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Graduate and Professional Exam Preparation

If you are thinking about applying to a graduate or professional program, depending on your program of choice, you may need scores from a graduate or professional exam. Keep the following tips in mind as you prepare to take your exam. Use the links below to find information and exam preparation resources for four of the most common graduate and professional exams.


Tips for preparing to take a graduate or professional exam:

  1. Research the graduate or professional programs to which you plan to apply. Meet with a pre-professional advisor to learn more about undergraduate program options and admission requirements. Know what test(s) you may need to take and what score you will need to be a competitive candidate for those programs. Make note of any deadlines for submitting your application and exam scores.
  2. Plan ahead and register early. Find out when the test is offered, where it is offered, how often it is offered, and how many times you are allowed to take it. Check to see how long it will take the test company to send your scores, as this will impact your timeline for applying to a graduate or professional program. Keep in mind that students who submit application materials early are often more likely to be considered for scholarships and assistantships. Some exams are offered only at regional testing sites and only on a few days each year. Register early to ensure that you get a seat at the testing site most convenient for you on your preferred test date.
  3. Budget your money. Graduate and professional examinations can range from $120 to $300. A few testing companies provide fee reductions, fee waivers, or vouchers for students who qualify. Check the official test website for more information and be aware that you may need to allow extra time for registration if you plan to apply for a fee reduction, waiver, or voucher. Remember that most graduate and professional programs charge an application fee, so be sure to budget for those expenses as well as any travel expenses you may incur if you are taking a test that is offered only at a regional testing site.
  4. Know the test format. Is the test computer-based or paper and pencil? Are you allowed to go back to sections of the test you've already finished? How much time will you have to complete each section of the test, and how many questions are in each section? If you need special accommodations for your test, how do you go about registering?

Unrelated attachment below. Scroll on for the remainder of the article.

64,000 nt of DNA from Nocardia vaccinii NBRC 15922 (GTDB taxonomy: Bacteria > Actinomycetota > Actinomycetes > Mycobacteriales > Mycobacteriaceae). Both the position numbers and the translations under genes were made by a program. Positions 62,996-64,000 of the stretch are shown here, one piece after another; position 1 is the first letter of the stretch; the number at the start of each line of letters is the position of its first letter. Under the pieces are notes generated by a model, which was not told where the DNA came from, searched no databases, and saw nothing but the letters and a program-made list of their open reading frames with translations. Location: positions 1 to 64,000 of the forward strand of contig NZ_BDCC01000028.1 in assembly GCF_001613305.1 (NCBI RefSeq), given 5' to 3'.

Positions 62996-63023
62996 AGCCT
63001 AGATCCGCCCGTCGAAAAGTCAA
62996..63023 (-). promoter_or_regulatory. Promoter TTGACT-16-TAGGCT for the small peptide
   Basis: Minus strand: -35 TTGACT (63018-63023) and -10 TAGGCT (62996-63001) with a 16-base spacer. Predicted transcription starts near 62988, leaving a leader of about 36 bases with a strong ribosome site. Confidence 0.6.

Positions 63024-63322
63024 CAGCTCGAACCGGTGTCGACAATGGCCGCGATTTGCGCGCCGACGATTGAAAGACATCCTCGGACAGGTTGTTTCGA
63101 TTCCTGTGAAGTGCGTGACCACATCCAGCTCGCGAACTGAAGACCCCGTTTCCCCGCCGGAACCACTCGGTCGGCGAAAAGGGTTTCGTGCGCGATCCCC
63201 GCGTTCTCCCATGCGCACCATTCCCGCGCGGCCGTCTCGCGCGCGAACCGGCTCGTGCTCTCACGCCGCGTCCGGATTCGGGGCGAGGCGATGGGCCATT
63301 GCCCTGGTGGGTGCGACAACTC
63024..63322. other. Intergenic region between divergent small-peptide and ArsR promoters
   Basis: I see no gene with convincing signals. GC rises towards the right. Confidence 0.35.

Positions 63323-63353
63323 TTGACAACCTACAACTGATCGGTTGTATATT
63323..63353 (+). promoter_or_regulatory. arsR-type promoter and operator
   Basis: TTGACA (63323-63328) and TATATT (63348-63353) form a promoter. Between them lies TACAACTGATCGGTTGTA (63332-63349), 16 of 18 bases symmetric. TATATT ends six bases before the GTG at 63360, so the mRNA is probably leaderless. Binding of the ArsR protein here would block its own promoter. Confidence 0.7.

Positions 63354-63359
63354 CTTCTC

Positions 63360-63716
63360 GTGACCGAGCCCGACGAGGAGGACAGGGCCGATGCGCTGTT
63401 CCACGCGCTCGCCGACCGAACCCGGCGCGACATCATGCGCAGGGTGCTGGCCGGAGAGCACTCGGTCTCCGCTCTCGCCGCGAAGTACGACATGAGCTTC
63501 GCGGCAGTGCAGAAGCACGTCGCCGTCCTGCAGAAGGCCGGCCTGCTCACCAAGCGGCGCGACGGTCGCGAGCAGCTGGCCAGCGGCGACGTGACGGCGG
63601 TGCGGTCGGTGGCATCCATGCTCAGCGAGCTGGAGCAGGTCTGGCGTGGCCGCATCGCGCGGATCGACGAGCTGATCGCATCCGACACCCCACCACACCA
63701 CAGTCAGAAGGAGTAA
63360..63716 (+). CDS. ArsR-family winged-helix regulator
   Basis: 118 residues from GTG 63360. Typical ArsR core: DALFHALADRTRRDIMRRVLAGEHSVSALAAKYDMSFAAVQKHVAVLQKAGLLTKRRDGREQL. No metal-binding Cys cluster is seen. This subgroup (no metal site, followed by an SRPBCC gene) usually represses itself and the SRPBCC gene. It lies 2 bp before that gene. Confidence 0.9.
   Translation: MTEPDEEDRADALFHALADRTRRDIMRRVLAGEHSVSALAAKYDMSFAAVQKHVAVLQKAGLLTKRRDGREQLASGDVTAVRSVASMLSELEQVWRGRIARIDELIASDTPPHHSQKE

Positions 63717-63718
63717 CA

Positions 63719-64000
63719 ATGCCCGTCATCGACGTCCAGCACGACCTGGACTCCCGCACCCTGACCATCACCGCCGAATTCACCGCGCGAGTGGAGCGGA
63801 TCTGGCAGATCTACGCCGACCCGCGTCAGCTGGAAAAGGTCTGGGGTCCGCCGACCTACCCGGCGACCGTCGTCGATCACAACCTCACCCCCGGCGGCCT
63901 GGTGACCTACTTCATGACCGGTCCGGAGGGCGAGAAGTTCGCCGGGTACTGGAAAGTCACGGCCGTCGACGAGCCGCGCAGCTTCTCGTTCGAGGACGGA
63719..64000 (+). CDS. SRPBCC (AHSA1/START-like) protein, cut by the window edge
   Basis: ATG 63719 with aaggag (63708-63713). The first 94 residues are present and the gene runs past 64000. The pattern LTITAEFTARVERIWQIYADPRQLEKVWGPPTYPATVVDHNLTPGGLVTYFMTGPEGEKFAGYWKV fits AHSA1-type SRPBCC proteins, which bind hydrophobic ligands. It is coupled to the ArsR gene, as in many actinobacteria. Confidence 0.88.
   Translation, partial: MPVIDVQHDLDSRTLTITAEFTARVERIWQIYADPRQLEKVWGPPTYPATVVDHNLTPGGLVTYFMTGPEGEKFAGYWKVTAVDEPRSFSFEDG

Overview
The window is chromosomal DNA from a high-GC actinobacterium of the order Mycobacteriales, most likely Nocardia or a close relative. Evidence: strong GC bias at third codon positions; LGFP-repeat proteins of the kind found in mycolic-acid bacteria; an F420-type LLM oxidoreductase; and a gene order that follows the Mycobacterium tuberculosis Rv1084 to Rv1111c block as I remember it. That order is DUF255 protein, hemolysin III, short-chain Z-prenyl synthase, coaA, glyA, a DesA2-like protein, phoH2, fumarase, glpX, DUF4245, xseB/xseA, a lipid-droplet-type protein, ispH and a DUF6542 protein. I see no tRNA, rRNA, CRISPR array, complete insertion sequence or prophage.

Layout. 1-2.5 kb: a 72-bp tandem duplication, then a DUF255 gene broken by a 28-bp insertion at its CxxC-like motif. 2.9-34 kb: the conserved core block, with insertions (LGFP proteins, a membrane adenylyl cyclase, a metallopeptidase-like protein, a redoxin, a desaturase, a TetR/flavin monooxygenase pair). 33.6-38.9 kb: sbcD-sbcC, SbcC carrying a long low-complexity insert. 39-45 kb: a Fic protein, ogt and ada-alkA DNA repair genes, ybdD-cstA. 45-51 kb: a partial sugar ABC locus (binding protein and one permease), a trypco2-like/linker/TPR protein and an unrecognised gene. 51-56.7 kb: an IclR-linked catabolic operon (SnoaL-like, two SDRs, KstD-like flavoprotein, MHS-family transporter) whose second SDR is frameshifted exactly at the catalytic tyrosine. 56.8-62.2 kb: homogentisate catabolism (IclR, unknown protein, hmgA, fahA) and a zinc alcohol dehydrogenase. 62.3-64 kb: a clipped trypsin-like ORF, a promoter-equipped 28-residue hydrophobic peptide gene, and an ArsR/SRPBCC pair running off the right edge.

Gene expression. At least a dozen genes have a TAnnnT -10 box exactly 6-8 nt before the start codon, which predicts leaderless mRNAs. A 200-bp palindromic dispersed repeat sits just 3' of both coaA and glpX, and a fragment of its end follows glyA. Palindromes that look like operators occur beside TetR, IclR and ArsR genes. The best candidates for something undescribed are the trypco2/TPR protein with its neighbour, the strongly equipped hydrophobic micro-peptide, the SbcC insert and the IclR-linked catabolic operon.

5. Know the scoring system. Review the website for the test you will be taking and find answers to these questions:
    • Is it better to guess at questions you're unsure of or leave them blank? Some tests penalize test takers for leaving questions unanswered while others subtract more points for wrong answers than unanswered ones.
    • Are all sections of the test scored equally, or are some sections weighted more heavily than others?
    • What is the score range for the test you will be taking?
  6. Take a practice test under conditions similar to those you will experience during the actual test. Most testing companies provide practice tests on their websites.
  7. Review your weakest areas. Look for free preparation materials and practice questions from the testing company, as these will be most similar to the types of questions you will see on test day.
    • If you need to review for the quantitative (math) section of a test, bring a test-prep book and/or sample questions to the Mathematics Tutoring Center and go over your answers with a tutor.
    • If you need help to practice the verbal reasoning section of a test or help with writing essays, contact the Writing and Learning Commons to request an appointment with a writing tutor who can help you practice these skills. Bring sample questions or a test-prep workbook with you to your session.
  8. Repeat steps 6 and 7 as necessary.
  9. Get a good night's sleep, arrive early on test day, and make sure you have all the documentation you will need to verify your identity and be admitted to the testing center.


Tutoring Services for Exam Preparation

  1. Quantitative Sections - bring a test-prep book or sample questions to the Mathematics Tutoring Center and go over your answers with a tutor.
  2. Verbal Reasoning - make an appointment with a writing tutor at the Writing and Learning Commons; bring sample questions or a test-prep workbook with you to your session.
  3. Writing - if you need to practice your writing skills, find a sample writing prompt and write a response under the same timing conditions as the actual test; make an appointment with a writing tutor to go over your sample response. If the testing company provides information about how your essay will be scored, bring that information to your tutoring session as well.
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